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Oral Pathology

Since the mouth is the area where changes are easily noticeable, it is possible to detect oral cancer when it is in its early stages. Regularly performing self-examination will help in the early detection & recognition of oral cancer, which increases the chances for cure.

Factors That May Cause Cancer

There are a number of factors which have been identified by research that might contribute to oral cancer development. The most common factors are:

  • - Use of alcohol & tobacco
    - Poor oral hygiene
    - Poor nutrition
    - Irritation caused by rough surfaces on teeth/ill-fitting dentures
    - Certain chronic infections
    - Combinations of all these factors

Studies have indicated that the oral cancer death rates are almost 4-tmes higher for smokers compared to nonsmokers. In the medical field, it is also widely believed that heat generated by smoking cigars & pipes, irritates the mouth & can result in lip cancer. People over 40-years of age are more susceptible to developing oral cancer and so are heavy smokers, drinkers and users of snuff & smokeless tobacco. 

Perform a Self-ExaM Monthly

Oral & maxillofacial surgeons recommend that all people should perform a monthly oral cancer self-exam. If you are a consumer of alcohol, a smoker, user of smokeless tobacco/snuff, you like in the high-risk category for oral cancer. It is important that you see your oral & maxillofacial surgeon/general dentist, for an annual exam. The oral examination is performed with the use of a bright light & mirror:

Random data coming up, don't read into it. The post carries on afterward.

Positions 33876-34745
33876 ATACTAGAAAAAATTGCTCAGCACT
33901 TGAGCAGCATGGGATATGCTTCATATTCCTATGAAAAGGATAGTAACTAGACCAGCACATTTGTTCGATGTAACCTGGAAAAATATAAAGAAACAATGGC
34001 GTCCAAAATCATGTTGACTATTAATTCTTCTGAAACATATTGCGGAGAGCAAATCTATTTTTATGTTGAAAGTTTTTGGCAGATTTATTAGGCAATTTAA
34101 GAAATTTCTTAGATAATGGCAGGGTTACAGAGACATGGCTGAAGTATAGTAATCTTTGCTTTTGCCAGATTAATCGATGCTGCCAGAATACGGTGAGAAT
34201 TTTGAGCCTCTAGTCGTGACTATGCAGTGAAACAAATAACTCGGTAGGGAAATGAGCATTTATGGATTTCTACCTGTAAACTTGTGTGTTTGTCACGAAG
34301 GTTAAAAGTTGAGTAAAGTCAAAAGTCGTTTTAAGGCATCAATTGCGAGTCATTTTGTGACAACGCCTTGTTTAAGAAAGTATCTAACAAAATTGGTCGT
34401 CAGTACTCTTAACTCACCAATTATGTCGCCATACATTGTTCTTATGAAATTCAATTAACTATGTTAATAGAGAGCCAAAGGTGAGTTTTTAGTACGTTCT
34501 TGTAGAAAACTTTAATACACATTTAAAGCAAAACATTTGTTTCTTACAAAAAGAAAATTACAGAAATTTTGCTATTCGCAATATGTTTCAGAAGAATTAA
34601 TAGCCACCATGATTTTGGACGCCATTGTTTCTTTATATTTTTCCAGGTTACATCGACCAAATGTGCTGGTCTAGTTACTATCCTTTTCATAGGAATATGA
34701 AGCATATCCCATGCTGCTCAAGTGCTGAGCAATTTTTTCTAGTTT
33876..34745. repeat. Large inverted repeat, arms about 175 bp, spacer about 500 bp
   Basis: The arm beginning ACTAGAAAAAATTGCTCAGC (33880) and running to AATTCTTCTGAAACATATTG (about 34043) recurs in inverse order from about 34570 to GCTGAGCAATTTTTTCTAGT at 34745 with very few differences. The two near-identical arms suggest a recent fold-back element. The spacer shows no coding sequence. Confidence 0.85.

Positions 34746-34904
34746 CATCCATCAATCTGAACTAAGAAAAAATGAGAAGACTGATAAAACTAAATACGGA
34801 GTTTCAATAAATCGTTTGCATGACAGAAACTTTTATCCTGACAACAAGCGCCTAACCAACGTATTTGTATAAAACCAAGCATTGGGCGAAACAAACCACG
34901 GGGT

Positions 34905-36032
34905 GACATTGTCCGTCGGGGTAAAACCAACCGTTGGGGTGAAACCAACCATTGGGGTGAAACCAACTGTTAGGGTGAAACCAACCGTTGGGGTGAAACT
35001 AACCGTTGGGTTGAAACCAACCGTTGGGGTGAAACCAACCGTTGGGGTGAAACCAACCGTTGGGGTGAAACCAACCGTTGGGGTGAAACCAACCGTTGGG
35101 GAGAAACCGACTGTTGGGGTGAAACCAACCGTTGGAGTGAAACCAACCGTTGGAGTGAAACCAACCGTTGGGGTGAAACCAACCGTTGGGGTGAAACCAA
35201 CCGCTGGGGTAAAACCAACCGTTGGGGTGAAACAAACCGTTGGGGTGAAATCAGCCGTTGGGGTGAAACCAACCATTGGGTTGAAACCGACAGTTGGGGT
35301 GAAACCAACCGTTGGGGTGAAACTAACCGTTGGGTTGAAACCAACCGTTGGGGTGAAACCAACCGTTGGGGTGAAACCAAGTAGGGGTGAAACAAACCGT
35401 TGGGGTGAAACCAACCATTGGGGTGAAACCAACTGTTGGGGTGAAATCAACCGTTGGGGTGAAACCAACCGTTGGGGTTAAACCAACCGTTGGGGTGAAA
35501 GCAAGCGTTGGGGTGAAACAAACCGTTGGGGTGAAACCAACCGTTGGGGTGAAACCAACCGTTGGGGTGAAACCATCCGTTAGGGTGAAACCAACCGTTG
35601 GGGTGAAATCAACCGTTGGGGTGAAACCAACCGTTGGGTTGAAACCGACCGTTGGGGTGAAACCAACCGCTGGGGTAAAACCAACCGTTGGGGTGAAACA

• - Remove any dentures
    - Carefully look & feel just inside the lips & the front of your gums
    - Tilt back the head to feel & inspect the roof of the mouth
    - Pull the cheek outward to look at its inner surface & the back of your gums
    - Stick out your tongue & look at all surfaces
    - Feel for any enlarged lymph nodes (glands)/lumps on both the sides of your neck including just under the lower jaw

Early Detection and Treatment Provide a Better Chance for Cure

When you are performing a self-exam for oral cancer, these are the things you should be looking for:

  • - White patches of oral tissues are an indication of leukoplakia
    - Red patches indicate erythroplakia
    - Red & white patches could mean erythroleukoplakia
    - A sore that does not heal & bleeds easily
    - Thickening of tissues / an abnormal lump in the mouth
    - Chronic sore throat/hoarseness
    - Difficulty in swallowing/chewing
    - A lump/mass in the neck

See your oral & maxillofacial surgeon in case you notice any of these specific signs. If the surgeon agrees that some of these signs look suspicious, he/she may recommend a  biopsy. This involves removal of a piece of that suspicious tissue; it is sent to a pathology lab for microscopic examination that accurately diagnoses the problem. A biopsy report  helps in  establishing a diagnosis and enables your doctor to also develop a specific treatment plan.

A Word About Oral Care

Keep in mind that your mouth is one of your body's most important early warning systems. Don't ignore any suspicious lumps or sores. Should you discover something, make an appointment for a prompt examination. Early treatment may well be the key to complete recovery.

© 2005-2015 American Association of Oral and Maxillofacial Surgeons (AAOMS). All rights reserved.

Reprinted with permission from American Association of Oral and Maxillofacial Surgeons.